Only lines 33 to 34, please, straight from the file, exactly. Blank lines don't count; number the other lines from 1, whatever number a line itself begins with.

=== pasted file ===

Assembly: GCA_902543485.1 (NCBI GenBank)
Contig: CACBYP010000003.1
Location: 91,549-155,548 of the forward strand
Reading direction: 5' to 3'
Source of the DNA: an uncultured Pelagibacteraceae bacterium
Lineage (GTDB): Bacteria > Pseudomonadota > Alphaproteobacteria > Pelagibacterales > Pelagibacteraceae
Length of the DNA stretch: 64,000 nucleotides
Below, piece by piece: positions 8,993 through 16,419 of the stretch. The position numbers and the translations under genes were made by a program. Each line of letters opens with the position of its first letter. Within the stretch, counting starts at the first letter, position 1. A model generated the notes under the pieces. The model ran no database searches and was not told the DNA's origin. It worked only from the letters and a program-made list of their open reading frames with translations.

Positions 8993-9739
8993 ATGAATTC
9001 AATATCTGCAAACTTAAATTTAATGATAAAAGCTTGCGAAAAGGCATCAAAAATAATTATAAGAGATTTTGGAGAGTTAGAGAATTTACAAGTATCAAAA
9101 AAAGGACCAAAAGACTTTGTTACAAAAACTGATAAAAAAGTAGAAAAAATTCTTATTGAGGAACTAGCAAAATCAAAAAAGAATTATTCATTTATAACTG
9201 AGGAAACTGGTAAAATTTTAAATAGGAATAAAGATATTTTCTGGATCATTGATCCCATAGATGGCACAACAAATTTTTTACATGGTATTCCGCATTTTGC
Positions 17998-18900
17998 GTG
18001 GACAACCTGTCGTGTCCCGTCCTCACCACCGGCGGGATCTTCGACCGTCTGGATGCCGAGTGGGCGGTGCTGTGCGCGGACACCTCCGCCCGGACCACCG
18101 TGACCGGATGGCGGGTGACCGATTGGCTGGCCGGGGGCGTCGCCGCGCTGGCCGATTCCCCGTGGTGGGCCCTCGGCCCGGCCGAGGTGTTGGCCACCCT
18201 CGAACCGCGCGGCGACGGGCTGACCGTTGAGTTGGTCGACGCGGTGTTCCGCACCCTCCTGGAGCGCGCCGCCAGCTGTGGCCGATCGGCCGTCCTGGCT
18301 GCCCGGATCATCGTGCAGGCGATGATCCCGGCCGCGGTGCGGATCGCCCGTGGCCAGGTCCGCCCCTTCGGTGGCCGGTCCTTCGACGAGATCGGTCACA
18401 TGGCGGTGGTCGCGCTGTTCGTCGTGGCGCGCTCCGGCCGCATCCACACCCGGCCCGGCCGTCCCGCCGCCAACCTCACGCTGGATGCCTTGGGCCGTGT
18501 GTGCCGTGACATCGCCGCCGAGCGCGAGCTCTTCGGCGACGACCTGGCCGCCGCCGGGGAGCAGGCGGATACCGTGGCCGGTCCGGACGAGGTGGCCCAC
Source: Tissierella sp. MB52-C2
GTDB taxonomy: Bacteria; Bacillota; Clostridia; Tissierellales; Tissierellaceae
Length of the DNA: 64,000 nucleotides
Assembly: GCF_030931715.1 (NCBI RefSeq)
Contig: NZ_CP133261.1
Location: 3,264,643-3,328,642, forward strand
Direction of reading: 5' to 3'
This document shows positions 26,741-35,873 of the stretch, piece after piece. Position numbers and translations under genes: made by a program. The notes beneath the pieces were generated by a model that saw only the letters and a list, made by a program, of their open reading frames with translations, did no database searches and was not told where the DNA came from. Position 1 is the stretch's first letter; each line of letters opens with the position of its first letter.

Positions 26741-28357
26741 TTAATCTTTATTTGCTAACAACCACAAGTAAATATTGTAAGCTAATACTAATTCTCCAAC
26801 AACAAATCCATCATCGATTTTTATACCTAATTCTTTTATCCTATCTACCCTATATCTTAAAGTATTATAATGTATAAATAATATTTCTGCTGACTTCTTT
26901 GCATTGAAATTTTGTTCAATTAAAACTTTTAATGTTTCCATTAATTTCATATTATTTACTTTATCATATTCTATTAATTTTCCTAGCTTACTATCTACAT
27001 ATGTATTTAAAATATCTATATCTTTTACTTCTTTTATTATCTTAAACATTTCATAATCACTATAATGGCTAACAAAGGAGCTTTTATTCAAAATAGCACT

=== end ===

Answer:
26901 GCATTGAAATTTTGTTCAATTAAAACTTTTAATGTTTCCATTAATTTCATATTATTTACTTTATCATATTCTATTAATTTTCCTAGCTTACTATCTACAT
27001 ATGTATTTAAAATATCTATATCTTTTACTTCTTTTATTATCTTAAACATTTCATAATCACTATAATGGCTAACAAAGGAGCTTTTATTCAAAATAGCACT